Okay. Welcome to another addition of advice for the aspiring creator.
Practice. You hear about it a lot. Artists recommend it. So do writers. It’s mentioned in How To Books. And here is what I say…
Don’t do it. Practicing is way over-rated. If you have artistic talent, you have it. No need to nurture it. And when one says they practice, all they are admitting to you is that they aren’t good enough. Why would you take advice from a person with no confidence in their art?!
Besides, there are so many better things to do with your time. Like playing video games. And let me tell you, unlike drawing or writing? That takes practice to get good at. Or watching DVDs (or just TV). For you writers, that is a great source of ideas. I mean, no comic geek will be able to tell if you ripped off the plot of Legally Blonde 2. Be careful though, as comic geeks will shell out $15 to see Halle Berry and Jennifer Garner in crap-tacular “comic book films”.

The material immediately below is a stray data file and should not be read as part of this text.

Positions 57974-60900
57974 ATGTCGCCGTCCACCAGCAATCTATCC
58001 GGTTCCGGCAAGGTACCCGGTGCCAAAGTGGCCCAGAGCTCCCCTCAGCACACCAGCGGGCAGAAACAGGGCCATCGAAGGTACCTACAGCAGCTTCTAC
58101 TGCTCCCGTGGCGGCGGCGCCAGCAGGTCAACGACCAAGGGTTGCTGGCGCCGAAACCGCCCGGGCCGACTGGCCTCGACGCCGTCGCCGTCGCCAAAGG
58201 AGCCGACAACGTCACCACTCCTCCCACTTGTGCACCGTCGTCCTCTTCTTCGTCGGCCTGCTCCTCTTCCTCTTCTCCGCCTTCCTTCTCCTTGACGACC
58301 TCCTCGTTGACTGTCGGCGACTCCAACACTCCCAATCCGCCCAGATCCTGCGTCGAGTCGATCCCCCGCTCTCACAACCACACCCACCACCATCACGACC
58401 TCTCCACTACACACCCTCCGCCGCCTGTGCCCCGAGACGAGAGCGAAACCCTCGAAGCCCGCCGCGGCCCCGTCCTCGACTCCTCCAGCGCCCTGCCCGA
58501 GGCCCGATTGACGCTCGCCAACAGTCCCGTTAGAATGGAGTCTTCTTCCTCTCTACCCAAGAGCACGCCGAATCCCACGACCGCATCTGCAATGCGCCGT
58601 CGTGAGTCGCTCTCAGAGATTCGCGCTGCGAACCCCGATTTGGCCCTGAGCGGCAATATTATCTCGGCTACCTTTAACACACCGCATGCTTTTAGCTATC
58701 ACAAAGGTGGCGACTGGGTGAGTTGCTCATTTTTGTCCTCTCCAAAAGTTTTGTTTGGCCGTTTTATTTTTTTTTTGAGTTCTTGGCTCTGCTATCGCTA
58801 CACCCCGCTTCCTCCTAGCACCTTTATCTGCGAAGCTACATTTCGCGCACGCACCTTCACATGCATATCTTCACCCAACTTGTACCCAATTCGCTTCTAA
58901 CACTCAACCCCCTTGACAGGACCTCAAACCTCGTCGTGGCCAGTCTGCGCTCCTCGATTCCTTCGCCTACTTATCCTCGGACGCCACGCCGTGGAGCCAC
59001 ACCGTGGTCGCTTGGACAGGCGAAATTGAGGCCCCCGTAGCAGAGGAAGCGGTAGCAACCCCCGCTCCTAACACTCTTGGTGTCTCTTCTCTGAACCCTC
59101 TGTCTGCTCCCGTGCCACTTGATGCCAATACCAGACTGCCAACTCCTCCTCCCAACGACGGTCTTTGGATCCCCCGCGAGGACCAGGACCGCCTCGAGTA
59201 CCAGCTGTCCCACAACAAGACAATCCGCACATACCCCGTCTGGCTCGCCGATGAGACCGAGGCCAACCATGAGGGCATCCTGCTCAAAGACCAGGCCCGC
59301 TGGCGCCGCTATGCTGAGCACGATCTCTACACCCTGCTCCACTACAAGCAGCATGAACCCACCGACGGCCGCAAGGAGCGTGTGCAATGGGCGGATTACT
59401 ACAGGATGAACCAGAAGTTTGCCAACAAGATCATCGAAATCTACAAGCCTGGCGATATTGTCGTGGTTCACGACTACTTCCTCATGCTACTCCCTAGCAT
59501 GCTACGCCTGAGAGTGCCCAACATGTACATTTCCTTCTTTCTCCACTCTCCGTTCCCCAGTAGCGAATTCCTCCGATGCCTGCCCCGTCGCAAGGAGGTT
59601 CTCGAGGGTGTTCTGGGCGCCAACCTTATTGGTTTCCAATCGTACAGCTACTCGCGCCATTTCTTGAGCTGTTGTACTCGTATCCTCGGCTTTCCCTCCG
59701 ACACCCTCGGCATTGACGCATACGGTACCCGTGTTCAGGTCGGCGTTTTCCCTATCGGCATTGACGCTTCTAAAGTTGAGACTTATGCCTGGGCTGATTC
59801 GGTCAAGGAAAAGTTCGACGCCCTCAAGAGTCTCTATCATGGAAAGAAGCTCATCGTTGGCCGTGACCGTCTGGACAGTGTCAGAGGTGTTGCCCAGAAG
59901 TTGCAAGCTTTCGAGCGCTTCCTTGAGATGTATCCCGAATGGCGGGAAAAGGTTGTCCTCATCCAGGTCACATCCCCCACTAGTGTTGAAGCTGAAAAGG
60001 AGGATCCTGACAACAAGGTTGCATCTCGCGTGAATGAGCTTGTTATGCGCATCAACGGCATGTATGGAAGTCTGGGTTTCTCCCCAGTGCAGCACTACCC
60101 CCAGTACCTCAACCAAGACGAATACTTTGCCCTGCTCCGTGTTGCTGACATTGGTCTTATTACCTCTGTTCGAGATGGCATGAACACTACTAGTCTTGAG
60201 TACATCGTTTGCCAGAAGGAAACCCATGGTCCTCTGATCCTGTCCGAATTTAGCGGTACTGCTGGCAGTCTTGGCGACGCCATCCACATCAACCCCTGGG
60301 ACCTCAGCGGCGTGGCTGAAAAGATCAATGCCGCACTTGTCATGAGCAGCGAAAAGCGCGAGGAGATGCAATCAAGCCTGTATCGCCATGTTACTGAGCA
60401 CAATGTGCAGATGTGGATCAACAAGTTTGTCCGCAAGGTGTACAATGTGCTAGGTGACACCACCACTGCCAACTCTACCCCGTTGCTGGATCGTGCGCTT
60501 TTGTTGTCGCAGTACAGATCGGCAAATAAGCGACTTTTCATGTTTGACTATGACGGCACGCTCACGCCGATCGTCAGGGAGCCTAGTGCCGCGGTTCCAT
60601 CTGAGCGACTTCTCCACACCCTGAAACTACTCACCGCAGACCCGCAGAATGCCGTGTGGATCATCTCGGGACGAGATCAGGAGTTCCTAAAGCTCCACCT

Writers also want to avoid “diversifying”. Pick one voice and beat it to death. Don’t try and be one of those “I can write a political thriller, a teen superhero book, a vertigo book and a talking animal book!” Seriously, just look at Brian K. Vaughan’s career, and you will see what a dead end that kind of scattershot writing is.
For artists, realize that “practice” threatens to ruin your distinctive creative voice. For instance, if you were a Jim Lee clone, you might evolve into a Frank Quitely clone. One sure fire way to avoid an “evolving” style is to simply trace everything. Pick an artist you like and trace their work. Or photos. Whatever.
Just remember, while some people will lie and tell you that practice will help your art improve, the truth is, practice just speeds up the inevitible trip to the decline in your work and popularity. Afterall, I’ve heard Stuart Immonen practices…and look where his career is at.